What can we draw from Zynga’s killing off of OMGPOP? Plus, why does gaming matter in Asia?
Can we have a minute of silence for OMGPOP? Its one-hit wonder Draw Something garnered 50 million hits in 50 days, and was dubbed as one of the fastest-growing web sensations. The makers of this smartphone version of Pictionary got acquired by Zynga, a social gaming provider, for a rumored US$200 million 15 months back.
Well, a few days ago, Zynga announced its killing off of OMGPOP. Various news sources reported the sentiment on the ground to be one of celebratory joy and excitement, even though the employees seemingly only got to know the news first-hand through social networks. Apparently, OMGPOP never felt welcomed by Zynga, and this proved to be a sweet exodus for them.
To have their ex-employees say that “they aren’t surprised by this corporate BS” and “are relieved to leave” does make me wonder if OMGPOP was just a game to Zynga. While they might have a plethora of other top (in this case, think “popular”) games on their portfolio like Words With Friends and FarmVille, Zynga has been said to be under-utilizing the team behind Draw Something. Their business operations manager, Ali Nicolas also shared on Twitter:
— Ali Nicolas (@ali_nicolas) June 3, 2013
I guess EA’s not going to win “the Worst Company in America” award next year. Go Zynga!
Gaming is something almost everyone has grown up with for the mere sake of entertainment, and it truly is something almost everyone can relate to. We have definitely come a long way from Atari video game machines, and while we can all shoot at birds from our little rectangular retina screens right now, there is still potential for the gaming market.
At Echelon 2013, we held a panel discussion regarding mobile gaming in Asia which was moderated by Rivai Adidharma (Sr VP, International Business Development at MOL Global) and participated by Hironao Kunimitsu (founder and CEO at gumi), Anton Soeharyo (co-founder and CEO at Touchten Games), Juha Paananen (CEO and co-founder at Nonstop Games) and Hal Bame (CCO at Take5 Limited).
Hal started off by saying that Asia has always been the hub of innovation when it comes to gaming, and is ahead of everywhere else. “The rest of the world is playing catch up. You can’t ignore the growth of mobile. The next space [which is the] most interesting is tablet.” He added that people are more stationery right now and the games for tablets are still rather undeveloped.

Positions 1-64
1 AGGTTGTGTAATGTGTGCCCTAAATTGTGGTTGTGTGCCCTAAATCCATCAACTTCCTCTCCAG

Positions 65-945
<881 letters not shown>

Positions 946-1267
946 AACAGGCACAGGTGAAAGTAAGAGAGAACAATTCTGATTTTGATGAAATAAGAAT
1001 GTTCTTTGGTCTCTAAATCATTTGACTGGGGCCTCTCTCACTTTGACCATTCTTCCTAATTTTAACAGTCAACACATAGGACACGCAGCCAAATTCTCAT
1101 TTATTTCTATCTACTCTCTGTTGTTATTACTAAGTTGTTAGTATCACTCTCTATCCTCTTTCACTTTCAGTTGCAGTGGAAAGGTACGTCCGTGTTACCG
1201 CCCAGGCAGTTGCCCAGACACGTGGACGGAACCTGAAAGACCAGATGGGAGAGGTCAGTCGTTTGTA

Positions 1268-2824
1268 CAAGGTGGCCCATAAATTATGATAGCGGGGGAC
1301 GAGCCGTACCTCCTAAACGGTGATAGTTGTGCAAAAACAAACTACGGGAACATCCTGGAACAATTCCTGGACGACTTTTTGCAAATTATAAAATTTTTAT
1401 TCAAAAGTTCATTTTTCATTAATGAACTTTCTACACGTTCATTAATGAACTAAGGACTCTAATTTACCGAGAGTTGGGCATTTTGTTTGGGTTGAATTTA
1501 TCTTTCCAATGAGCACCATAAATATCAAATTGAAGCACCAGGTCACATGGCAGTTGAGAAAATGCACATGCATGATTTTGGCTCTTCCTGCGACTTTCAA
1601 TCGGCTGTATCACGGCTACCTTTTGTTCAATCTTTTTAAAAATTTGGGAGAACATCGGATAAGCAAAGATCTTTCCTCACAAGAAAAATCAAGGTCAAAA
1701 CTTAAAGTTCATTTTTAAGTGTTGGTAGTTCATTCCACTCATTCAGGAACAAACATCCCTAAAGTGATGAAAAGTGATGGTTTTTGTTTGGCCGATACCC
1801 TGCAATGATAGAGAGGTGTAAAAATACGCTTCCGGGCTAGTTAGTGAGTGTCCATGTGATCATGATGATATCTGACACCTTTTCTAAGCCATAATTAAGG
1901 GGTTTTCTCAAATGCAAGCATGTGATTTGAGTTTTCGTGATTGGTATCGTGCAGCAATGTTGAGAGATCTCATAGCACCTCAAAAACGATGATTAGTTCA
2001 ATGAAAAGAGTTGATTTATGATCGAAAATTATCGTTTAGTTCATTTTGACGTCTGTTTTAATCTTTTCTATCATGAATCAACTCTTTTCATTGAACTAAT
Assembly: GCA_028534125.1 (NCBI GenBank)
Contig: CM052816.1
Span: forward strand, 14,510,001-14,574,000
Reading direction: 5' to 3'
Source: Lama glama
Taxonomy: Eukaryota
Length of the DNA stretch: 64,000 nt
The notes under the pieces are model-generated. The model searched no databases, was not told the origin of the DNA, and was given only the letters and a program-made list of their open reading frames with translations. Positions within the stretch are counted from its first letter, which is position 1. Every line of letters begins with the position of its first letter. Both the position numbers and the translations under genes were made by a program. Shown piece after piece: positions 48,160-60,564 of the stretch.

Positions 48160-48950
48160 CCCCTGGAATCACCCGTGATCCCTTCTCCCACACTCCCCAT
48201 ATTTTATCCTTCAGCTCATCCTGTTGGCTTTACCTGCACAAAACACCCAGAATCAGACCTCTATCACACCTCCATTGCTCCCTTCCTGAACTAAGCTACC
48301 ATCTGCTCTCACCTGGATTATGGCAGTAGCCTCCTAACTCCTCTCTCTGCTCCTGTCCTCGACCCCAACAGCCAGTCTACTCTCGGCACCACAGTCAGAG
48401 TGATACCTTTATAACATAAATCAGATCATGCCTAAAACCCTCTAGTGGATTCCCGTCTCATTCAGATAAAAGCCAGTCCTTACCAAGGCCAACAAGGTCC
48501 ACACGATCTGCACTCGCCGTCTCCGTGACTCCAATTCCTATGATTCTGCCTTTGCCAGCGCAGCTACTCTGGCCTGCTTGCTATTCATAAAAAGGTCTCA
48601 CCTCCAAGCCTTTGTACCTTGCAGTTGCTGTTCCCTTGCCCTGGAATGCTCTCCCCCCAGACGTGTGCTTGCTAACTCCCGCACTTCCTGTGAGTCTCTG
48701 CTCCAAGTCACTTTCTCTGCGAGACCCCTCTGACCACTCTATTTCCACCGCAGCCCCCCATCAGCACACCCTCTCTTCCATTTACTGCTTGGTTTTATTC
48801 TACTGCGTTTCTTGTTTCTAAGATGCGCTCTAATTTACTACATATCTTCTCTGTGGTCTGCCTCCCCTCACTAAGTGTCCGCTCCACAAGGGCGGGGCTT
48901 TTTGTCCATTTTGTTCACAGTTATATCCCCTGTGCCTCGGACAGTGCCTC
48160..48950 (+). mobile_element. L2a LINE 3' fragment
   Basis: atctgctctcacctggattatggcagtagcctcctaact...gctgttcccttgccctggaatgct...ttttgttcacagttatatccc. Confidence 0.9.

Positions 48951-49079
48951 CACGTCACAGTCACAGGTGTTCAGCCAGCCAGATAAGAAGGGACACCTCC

Playing the numbers game
When GungHo’s hit game Puzzle and Dragons hit 14 million users in just Japan end-May 2013, everyone finally started paying attention. Hironao shared that the attention in Japan is shifting quickly, from the traditional web and console games to mobile. Puzzle and Dragons just announced their earnings for April, some US$113 million in April alone. If that isn’t enough, its market cap reached US$15.1 billion, exceeding Nintendo with US$15 billion.
Indonesia, the biggest market in Southeast Asia, as Anton shared, has a huge potential with at least 243 million people. However, payments are not as advanced as other countries where most are using smartphones. He added, “I still don’t see a good payment solution where I will be rich tomorrow but it’ll take three to five years.”
How to emulate the success stories
While the likes of King.com, Supercell and Gungho get to strut with their hit games (Candy Crush Saga, Hayday/Clash of Clans, and Puzzle & Dragons respectively), Juha said that startups should not be scared of failure. He shared that looking at the success stories, these companies might be their second or third creations. “We shouldn’t […] try to copy them and try to be more efficient. King, Supercell, and Gungho had the resources to fail. We get kind of scared and the second game turns out to something like Social Casino (lacking in quality).”
Anton too shared that as a startup with little resources and time, it is essential to learn how to say no. “Guys will come to you and tell you “build for my platform!” To quote Bill Cosby, I don’t know the key to success, but the key to failure is trying to please everyone”. If you’re good at one thing, focus on that first and make money.”
Follow the hashtag #echelon2013 to join the Twitter conversation. View the full coverage here.
Image Credit: Shutterstock